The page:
There seem to be two distinct types of Zombie games.
First there’s the po-faced uber-sombre post-apocalyptic tale of broken lives, ruined civilisations, dehumanising acts and fractured characters. Think The Last of Us. Better yet, think The Walking Dead. Coz it’s better. These are heavy experiences, often in spite of the completely bonkers central foe…
Second there are the openly irreverent splat-em-ups, which revel at the glorious squishability of the aforementioned bonkers central foe. This is often at the expense of any sense of tension or drama. Dead Rising typically delights in wanton destruction. Left 4 Dead, despite allusions to the first group ensure players are the gun totting match of any horde. Splat first. Story second.
While the original Dead Island, and it’s now legendary cinematic CGI debut, tended towards the former, the truth is it was stuck somewhere between the two. The recently revealed Dead Rising 2 seems to plant its flag in camp number two (an educated guess considering no substantial gameplay has been revealed). Ditto online battle arena title, Dead Island Epidemic.
But while it might seem as if the IP has finally decided upon a tone for itself, enter the positively psychedelic Escape Dead Island – A psychological mystery adventure with stealth elements. Deep Silver, it seems, don’t want us to get too comfortable. Not with a completely bonkers central foe to play with.
Regardless of its shifting tone, Escape Dead Island, for my money (all three shiny pennies of it) looks the most promising entry yet.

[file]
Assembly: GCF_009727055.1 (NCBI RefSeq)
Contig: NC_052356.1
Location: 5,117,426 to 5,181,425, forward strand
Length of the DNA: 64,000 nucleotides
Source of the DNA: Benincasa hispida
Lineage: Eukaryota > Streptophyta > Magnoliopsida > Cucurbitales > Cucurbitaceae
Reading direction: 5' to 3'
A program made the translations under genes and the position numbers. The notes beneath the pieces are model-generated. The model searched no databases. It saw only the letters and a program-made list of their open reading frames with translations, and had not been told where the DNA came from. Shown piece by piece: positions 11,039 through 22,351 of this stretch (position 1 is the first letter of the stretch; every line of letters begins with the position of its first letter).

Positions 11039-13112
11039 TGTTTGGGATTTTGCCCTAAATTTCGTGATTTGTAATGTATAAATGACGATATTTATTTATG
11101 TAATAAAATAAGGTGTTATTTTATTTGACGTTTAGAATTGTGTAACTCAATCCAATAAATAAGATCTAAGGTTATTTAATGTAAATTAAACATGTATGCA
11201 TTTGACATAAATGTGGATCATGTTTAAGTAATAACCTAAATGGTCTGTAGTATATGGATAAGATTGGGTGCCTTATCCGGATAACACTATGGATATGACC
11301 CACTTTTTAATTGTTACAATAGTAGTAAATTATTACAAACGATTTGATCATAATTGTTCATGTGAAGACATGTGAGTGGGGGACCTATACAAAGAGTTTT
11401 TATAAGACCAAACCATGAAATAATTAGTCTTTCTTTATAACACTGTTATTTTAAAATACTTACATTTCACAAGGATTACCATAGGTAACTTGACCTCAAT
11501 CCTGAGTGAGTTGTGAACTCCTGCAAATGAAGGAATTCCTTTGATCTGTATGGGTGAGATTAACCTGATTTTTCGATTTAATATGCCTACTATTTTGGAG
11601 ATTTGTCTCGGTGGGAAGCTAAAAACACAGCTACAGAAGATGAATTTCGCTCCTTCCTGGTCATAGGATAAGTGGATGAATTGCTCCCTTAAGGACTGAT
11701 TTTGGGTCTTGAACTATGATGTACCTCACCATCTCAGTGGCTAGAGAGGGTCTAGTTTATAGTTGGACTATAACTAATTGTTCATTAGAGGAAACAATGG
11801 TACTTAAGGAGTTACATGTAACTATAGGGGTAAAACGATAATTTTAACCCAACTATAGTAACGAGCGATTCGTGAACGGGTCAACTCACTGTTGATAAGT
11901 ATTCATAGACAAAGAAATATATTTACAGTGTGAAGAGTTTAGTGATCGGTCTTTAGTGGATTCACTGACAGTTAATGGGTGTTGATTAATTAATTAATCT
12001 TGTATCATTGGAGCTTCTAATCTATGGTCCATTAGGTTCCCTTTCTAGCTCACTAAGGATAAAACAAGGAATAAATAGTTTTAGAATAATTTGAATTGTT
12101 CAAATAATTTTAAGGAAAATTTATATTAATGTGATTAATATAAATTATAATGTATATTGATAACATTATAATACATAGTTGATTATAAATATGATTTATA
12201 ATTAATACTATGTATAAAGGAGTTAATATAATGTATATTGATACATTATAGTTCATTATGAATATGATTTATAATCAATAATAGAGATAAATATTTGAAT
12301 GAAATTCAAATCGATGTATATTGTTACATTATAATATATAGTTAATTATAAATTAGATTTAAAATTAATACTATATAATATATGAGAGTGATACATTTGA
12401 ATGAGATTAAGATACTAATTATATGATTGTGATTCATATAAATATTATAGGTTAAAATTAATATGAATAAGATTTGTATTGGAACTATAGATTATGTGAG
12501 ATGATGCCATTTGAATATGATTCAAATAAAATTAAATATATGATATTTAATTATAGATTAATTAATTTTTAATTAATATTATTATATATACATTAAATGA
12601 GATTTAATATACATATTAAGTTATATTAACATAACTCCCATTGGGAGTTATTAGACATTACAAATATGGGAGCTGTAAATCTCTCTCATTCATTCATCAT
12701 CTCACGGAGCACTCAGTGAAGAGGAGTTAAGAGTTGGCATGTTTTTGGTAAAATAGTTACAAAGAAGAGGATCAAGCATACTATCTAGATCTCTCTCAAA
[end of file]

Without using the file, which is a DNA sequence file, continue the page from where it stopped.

Players awake with exactly the same info as the character. They’ll be tasked with finding out what’s going on, why they’re on an island, what happened to everyone, what they should do about it, and most tantalisingly, is it all in their heads?
It’s a most cerebral effort from a franchise known perhaps best for the satisfying smulch it makes when you clock an undead skull juuuuust right. Additionally, in stark contrast to previous gameplay models, Escape Dead Island presents an intensely vulnerable protagonist.
Beyond the psychological horrors of not knowing what the f*ck is going on, our plucky hero is unarmed, unable to confront more than a single foe (at least initially) and crucially, NOT immune to the virus that seems to have rotted the flesh off the island’s inhabitants.
Escape Dead Island, then, is necessarily a stealth game. Sure enough you’ll solve puzzles and navigate environments, but you’ll do so while trying your best to AVOID confrontation. Kind of exactly like what any rational human would do when confronted by a roaming corpse…
Furthermore, to drop players as far from their comfort zone as possible, Deep Silver have hired development house FatShark to make this little undead enigma. These dudes did both PC PVP hard as nails fighters War of the Roses and War of the Vikings.
This is very unexpected.
This is very uncomfortable.
This is a very good sign.
Escape Dead Island represents a risk for Deep Silver.
Sure it’s not the biggest risk in the world, especially as it’s a current-gen only $40 retail product.
But it proves a willingness to offer up diverse experiences within its brand. It proves there is more meat on the bones of this IP that the decayed visages of its antagonist would have you believe. It proves they aint just content to slop up the same experience over and over and rake in the green.
Which is good.
In case that wasn’t abundantly clear…
Escape Dead Island will drop for PS3, Xbox 360 and PC in Autumn 2014.